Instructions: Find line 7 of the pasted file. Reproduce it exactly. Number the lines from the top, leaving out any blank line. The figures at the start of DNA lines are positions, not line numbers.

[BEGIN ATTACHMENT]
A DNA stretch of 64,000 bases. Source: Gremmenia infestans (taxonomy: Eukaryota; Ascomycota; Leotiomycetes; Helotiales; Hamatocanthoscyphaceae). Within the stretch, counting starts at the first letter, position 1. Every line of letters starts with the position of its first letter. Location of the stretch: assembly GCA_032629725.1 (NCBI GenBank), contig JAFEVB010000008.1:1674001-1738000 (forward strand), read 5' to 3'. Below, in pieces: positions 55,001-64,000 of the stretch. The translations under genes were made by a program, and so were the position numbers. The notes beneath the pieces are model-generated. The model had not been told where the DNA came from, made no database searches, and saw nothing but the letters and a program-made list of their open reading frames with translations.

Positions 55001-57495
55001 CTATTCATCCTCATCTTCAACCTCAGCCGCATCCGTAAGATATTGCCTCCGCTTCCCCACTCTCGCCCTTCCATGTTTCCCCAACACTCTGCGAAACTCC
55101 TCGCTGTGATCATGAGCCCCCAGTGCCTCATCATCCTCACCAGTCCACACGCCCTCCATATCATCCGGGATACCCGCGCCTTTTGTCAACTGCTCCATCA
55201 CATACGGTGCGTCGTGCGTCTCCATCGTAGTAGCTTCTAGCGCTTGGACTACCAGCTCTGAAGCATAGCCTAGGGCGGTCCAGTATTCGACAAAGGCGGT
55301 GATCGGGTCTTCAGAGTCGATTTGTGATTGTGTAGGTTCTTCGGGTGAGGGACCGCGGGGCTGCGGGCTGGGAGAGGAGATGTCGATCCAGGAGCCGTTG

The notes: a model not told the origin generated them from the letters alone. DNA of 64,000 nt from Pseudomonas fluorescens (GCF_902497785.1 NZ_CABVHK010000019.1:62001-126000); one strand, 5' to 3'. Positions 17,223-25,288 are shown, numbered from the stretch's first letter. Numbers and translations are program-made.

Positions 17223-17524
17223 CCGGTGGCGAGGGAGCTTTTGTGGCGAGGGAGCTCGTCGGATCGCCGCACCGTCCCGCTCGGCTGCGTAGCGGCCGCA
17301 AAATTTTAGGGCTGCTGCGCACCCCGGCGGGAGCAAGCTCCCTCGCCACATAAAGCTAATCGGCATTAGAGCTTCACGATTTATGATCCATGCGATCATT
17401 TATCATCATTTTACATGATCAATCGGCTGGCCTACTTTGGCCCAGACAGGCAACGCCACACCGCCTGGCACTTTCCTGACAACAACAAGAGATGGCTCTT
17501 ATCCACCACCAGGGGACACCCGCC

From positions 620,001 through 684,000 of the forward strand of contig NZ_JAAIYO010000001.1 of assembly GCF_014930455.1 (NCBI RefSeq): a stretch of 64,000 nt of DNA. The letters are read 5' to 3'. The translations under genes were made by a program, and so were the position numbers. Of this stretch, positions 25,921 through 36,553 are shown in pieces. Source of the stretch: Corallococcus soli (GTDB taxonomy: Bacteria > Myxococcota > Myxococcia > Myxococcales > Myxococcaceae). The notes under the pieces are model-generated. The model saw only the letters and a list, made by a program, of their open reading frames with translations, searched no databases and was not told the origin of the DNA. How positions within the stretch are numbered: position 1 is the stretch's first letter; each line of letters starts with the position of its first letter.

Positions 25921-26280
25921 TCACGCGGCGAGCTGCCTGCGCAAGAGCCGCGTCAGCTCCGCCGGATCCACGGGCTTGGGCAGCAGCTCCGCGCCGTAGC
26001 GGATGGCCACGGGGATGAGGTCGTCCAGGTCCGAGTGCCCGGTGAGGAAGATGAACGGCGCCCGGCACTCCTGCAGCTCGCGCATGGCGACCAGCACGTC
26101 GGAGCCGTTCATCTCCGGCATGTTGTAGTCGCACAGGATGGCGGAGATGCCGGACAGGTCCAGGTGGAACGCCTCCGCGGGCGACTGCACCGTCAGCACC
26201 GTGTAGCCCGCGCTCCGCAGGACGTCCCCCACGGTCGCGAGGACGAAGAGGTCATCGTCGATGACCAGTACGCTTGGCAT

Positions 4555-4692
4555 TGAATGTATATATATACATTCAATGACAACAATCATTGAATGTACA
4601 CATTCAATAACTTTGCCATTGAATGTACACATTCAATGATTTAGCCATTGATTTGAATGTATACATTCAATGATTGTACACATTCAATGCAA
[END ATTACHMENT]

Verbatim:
The notes: a model not told the origin generated them from the letters alone. DNA of 64,000 nt from Pseudomonas fluorescens (GCF_902497785.1 NZ_CABVHK010000019.1:62001-126000); one strand, 5' to 3'. Positions 17,223-25,288 are shown, numbered from the stretch's first letter. Numbers and translations are program-made.